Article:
followed second by that gray sweater he is wearing while playing subbuteo
with Steve. However, throughout the entire movie, I had an uncharacteristic
urge to want to tuck in his shirts, tops, etc. ;-) Truly bizarre.
(1) House hunting is my favorite. First, he is wearing my favorite
outfit, but more importantly, he looks like the cat that ate the canary
as he pretends not to know anything about the team. Sarah tells him that
she will not indulge his fantasies. But the best part is to compare it
with the Bread album scene. He tells Sarah that the album isn't right—too
sweary—and she says that that may be the most romantic thing he has ever
said. He gets all embarrassed and says "shut up." Here, looking at the
house, he puts his arms around her (something you wouldn't expect) and
is demonstrably affectionate with her. Maybe he's grown up a tad (just
(2) The victory celebration. I can watch this one over and over again,
but I'm not sure how much has to do with the Van Morrison song or what's
going on! At the very end, after they've met up and reconciled and she
asks him about George Graham, I just love "has someone else noticed the
resemblance" and his reaction.
(3) In bed when she asks him about Byron and he does quote some. But
then he asks why she wanted to know and she says it was a bet. Paul asks,
did you win and she kind of snorts back "I don't think so." I loved that.
(4) When she asks him what he is thinking about, he says D.H. Lawrence
but can't come up with an intelligent comment. His line about having to
vary the responses because he can't say Arsenal all the time was priceless.
His obsession is so great that he can't come up with anything better than
"which novel was longer."
Pregnancy Theory: My guess was he recalled her face at
the soccer game just before. There was a shot of him looking at her being
pushed and shoved by the crowd and the camera is fixed on her stomach.
Then he asks her if she is OK. This might be a little far-fetched.
Scene: Definitely when his mother calls; he lies and doesn't tell
her. Instead, he says that she gives her best and that they are going to
eat dinner when we know he already has. He looks positively dismal and
dejected. What thoughts were going through his head at that point?
Best Use of Music: I loved the entire soundtrack! But
my favorites have to be the Van Morrison partying song, "Bright Side of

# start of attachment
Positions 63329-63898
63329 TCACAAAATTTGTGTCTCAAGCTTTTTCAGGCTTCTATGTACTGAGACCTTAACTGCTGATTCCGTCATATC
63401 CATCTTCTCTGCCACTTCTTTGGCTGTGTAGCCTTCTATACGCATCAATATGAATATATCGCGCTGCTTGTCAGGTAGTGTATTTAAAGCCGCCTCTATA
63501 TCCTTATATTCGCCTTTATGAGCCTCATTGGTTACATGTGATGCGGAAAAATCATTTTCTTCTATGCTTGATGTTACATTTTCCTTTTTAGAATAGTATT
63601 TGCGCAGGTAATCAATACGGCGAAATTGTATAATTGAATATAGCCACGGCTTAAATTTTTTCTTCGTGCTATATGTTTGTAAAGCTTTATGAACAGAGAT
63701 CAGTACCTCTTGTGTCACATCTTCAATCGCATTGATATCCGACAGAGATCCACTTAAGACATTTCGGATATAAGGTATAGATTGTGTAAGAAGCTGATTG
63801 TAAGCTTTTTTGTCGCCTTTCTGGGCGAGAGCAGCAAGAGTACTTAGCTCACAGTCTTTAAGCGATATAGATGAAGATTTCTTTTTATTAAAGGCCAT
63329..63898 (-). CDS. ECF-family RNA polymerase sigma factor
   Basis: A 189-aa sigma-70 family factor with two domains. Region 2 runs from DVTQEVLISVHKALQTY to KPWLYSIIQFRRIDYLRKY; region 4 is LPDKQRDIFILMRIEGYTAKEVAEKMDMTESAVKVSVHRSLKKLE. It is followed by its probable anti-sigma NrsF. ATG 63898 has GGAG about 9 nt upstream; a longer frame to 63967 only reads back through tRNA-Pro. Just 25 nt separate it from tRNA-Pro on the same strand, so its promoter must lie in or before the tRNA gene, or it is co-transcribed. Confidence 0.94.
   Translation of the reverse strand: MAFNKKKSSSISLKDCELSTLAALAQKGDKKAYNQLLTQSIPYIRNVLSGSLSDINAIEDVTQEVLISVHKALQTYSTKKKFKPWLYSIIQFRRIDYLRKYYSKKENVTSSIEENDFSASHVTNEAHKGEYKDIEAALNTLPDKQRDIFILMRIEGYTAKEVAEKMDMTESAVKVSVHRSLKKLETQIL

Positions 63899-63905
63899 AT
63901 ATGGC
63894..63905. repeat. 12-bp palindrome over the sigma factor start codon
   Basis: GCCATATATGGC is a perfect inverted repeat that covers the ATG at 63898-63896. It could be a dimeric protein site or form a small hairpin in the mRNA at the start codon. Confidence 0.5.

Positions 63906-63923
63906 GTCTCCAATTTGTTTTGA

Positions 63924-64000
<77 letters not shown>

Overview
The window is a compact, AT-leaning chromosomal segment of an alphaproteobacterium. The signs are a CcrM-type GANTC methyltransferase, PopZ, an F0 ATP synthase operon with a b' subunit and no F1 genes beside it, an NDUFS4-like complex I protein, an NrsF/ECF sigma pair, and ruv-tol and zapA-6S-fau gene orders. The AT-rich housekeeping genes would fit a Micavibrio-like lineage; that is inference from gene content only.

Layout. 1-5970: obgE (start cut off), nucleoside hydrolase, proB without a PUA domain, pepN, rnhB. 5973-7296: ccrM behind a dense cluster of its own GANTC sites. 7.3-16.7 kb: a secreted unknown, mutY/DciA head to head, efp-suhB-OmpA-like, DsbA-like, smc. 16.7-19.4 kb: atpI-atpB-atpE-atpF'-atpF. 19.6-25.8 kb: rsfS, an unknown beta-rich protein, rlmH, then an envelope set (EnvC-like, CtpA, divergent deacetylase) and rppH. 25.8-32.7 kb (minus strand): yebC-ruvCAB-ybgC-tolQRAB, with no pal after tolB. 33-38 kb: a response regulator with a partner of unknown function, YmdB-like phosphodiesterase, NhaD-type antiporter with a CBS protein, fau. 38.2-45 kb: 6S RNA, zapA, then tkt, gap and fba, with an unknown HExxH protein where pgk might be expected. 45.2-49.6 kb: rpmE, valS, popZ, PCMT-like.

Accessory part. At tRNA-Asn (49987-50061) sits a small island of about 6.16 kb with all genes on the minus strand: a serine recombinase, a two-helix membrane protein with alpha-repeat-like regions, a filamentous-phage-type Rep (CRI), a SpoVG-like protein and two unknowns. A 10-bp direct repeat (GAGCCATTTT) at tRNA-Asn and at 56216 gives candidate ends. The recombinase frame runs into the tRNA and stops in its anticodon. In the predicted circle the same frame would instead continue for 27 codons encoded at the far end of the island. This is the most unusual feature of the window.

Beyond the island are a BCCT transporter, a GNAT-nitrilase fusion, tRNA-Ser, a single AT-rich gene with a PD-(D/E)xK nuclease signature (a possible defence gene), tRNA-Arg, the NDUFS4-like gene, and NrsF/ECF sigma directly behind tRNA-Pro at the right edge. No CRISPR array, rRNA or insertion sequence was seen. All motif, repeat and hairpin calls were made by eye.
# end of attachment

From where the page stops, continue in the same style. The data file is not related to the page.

the Road," and "How Do You Hang on to a Dream." Then there's the great
Who song as young Paul has chucked his dad and is going to the Arsenal
game by himself. That strutting walk reminds me of John Travolta's in Saturday
No one has mentioned the kid! I especially liked when his dad is suggesting
they do something else and the kid says, "you mean, go see Jungle Book?"
Then he tells his dad that they will never get beyond that stage. Priceless.
After Hillsborough, Paul apparently insults Sarah by saying that someday
she will like something that "can't be ticked." What is this "ticked" thing?
Maybe that will clear things up as to why she is so upset with that comment.
Near the end, when Sarah comes into his classroom because the play has
started, one of the students says that Paul has the "hump" I think?
Fever Pitch is a funny film which brings the ups and downs in the life
of a fan to the point, and Colin's portrayal of Paul's emotions is excellent
and makes us understand his struggle with life. After TEP I was very happy
to see a film with so much Colin in it. On the other hand I was a little
disappointed about the relationship between Sarah and Paul and the ending.
I think Fever Pitch is not a book for which "translation" into a film is
But FP has so many wonderful moments. Harold Finlay wrote in Attitude
(April 1997) about Colin as "the little vulnerable boy trapped in a grown
man's body," which also describes Paul well, I think.
of my favorites are:
(1) the coffee-kissing scene: intimate but still showing distance
(2) the park bench scene: best intentions on Paul's side
(3) the Bread album
(4) the discussion about holidays and fixture lists, when Paul says:
"That shows what you know about it" with that irresistible smile on his
(5) looking for a new flat, when he tells Sarah why he always wanted
to live near the stadium and she hugs him
Of course the Darcy scenes:
(1) Paul's expression during the job interview after the nasty comment
about his relationship to Sarah
(2) Paul pacing to and fro during the decisive match: "I didn't want
to get this close." (insert Arsenal or Elizabeth)
(3) his expression, when he realizes that Sarah was at the door
(4) his leisurely walk in the end has a light o-shaped look like the
walk towards Rosings
As a favorite outfit I would choose the black leather jacket.
When Sarah goes to the football match with Paul she puts her hand on
her belly when they are trapped in the crowd. Did she know at that time
about the pregnancy?
I had to watch FP about 3 times before I could say I liked it. I think
this is primarily because of the language. I find myself listening really
hard, trying to figure out the words first then decipher the slang. Also,
originally, I thought Paul was simply not likable enough. However, once
I understood what he was saying and how subtle Colin's performance is,
I started to like him very well indeed.
(Heide) The subject matter is perfectly believable, it could have
been obsession for any sport
That's what I didn't catch the first time around. Not being a fan of
football, I couldn't imagine someone being that devoted. I was dismissing